Trajectories and Predictors in the Clinical High Risk for Psychosis Population: Prediction Scientific
Global Consortium (PRESCIENT)
Psychotic illnesses usually first emerge in young people and result in widespread suffering, protracted disability,
premature death, and a huge economic burden. Early intervention represents a vital strategy to reduce this
burden. Psychotic disorders are preceded by a prodromal period of distress, impaired functioning and
subthreshold symptomatology. Our original research operationally defined the Clinical High Risk (CHR) state,
which predicts a substantially increased risk of incipient psychosis. There is significant heterogeneity in clinical
trajectories in the CHR population. The field is currently unable to reliably identify these trajectories early on,
particularly on an individual patient level. The models to date (using clinical, neurocognitive, neuroimaging,
neurobiological and genetic data) have yielded only modest predictive value for conversion to psychotic disorder
and other outcomes. This presents a challenge for targeted intervention development and developing robust
aetiological models. The current project seeks to develop more robust prediction models for a range of outcomes
in the CHR population and introduce validated tools for use in clinical practice. This will facilitate selection of
CHR patients for enrolment in clinical trials, serve as measures of early treatment effects, and monitor disease
progression and clinical and functional outcomes. The project has three overarching aims:
1. CHR Network Consolidation: Use the Australian Early Psychosis Collaborative Consortium (AEPCC)
national platform to consolidate a network of CHR recruitment centres organised according to a ‘hub and spoke’
model, with Orygen functioning as the central hub with 2 Australian and 8 non-Australian clinics as spokes. The
network will: recruit a large sample of CHR patients (n=937) and a healthy control (n=250) sample; conduct
repeat multimodal assessments; map trajectories and outcomes over a 2 year period (conversion to psychotic
disorder, persistent and incident non-psychotic disorders, non-remission of CHR status, persistent negative
symptoms, psychosocial functioning, full recovery). This international network of CHR recruitment centres will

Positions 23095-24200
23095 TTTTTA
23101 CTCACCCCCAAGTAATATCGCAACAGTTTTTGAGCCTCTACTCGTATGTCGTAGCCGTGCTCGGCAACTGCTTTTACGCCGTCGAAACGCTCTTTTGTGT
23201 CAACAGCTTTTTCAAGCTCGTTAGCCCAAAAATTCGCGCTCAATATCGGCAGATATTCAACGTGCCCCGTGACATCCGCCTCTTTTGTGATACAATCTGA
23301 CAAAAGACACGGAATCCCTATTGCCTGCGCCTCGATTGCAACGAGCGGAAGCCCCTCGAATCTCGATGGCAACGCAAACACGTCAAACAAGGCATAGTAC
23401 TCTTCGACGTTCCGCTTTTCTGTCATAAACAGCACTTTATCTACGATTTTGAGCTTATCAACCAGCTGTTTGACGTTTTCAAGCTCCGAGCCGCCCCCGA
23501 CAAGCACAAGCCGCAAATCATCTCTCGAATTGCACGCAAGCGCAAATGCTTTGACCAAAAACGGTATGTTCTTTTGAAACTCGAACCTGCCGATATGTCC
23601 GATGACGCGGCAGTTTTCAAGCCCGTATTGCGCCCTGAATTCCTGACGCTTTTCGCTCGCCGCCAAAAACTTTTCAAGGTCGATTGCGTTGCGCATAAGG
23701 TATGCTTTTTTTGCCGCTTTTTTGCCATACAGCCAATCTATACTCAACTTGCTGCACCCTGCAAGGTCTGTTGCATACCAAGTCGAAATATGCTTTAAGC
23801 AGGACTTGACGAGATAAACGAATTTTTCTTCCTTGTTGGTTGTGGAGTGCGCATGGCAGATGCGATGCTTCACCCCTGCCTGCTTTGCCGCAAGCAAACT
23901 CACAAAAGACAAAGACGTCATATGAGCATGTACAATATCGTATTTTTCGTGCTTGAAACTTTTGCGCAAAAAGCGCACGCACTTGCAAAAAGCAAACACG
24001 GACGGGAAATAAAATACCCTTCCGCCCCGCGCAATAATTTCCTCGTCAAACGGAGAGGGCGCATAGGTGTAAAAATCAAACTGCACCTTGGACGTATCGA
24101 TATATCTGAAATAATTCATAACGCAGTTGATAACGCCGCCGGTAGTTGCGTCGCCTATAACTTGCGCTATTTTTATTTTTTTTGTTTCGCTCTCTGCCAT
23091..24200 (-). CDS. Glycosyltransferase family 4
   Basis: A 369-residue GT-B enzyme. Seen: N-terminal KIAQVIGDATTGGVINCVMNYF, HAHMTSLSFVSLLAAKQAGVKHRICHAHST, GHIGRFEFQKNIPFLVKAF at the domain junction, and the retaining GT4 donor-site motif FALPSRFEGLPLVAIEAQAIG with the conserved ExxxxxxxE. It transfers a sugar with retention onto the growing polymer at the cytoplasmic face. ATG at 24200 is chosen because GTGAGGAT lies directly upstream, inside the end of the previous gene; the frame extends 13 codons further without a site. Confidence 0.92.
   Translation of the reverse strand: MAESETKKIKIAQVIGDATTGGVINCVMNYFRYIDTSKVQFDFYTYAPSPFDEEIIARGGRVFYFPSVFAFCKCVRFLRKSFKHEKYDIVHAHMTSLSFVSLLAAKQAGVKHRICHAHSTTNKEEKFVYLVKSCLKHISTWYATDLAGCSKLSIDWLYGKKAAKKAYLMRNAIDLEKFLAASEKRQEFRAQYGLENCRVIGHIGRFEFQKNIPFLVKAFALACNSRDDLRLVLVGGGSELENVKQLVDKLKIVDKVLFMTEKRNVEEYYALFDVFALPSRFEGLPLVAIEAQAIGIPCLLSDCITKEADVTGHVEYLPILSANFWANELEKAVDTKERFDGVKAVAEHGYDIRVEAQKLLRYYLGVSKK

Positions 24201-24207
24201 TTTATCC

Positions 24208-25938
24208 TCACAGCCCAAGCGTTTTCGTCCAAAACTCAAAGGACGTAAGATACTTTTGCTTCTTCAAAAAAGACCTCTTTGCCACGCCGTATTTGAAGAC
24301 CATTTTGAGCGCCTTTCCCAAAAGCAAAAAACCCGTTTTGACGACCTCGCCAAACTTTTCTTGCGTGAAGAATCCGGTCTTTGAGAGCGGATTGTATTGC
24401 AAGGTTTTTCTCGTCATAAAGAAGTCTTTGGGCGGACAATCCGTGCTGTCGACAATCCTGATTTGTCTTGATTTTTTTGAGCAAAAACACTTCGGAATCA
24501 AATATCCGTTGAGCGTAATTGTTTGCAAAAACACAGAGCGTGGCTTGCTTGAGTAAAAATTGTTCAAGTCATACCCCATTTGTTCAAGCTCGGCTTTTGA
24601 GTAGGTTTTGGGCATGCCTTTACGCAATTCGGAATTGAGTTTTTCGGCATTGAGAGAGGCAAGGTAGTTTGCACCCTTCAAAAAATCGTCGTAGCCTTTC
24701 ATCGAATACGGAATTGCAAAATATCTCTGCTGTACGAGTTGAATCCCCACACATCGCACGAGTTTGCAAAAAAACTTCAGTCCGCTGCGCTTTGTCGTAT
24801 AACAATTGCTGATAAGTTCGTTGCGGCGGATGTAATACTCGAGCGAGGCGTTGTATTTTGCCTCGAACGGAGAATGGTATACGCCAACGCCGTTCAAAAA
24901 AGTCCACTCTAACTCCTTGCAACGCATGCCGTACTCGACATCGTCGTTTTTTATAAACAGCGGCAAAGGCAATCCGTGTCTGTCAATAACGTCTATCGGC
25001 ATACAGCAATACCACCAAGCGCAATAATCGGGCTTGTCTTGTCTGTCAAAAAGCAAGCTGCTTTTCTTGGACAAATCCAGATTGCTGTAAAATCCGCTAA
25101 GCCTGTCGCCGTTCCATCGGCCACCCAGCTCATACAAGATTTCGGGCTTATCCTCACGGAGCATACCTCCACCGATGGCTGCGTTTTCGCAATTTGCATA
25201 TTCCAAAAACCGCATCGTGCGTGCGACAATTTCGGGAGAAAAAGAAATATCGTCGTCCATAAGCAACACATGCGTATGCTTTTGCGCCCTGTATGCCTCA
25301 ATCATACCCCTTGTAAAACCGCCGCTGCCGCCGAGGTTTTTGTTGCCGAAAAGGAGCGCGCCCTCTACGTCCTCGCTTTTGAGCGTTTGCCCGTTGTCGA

provide the clinical research infrastructure for future treatment trials in this clinical population informed by findings
from the current program of work.
2. Prediction: In collaboration with the Data Processing, Analysis and Coordination Centre (DPACC), the
PRESCIENT dataset will be used to:
2a. Test the external validity of existing and forthcoming prediction models in the field (e.g., NAPLS, EU-GEI,
2b. Implement the model with strongest performance as an online risk calculator that can be calibrated for service
setting (primary vs specialist settings) and availability of type of data (e.g. clinical data alone, clinical data plus
neurophysiological data, polygenic risk score, etc).
2c. Use the Accelerating Medicines Partnership in Schizophrenia (AMP SCZ) dataset (combined PRESCIENT
and ProNET data) to develop new, more refined prediction models and risk calculators using recent theoretical
and methodological advances (e.g., dynamic prediction, probabilistic multimodal modelling) and a range of
biomarkers. These tools will be of clinical utility in decision making about stepping interventions up/down as risk
is assessed over time (clinical trajectory, treatment response) and in response to incoming biomarker
information, as well as guide stratification of patients in future clinical trials.
3. Validation: Internally and externally validate the prediction models generated using the AMP SCZ dataset.
This will test the robustness, replicability, and generalizability of the models’ performance.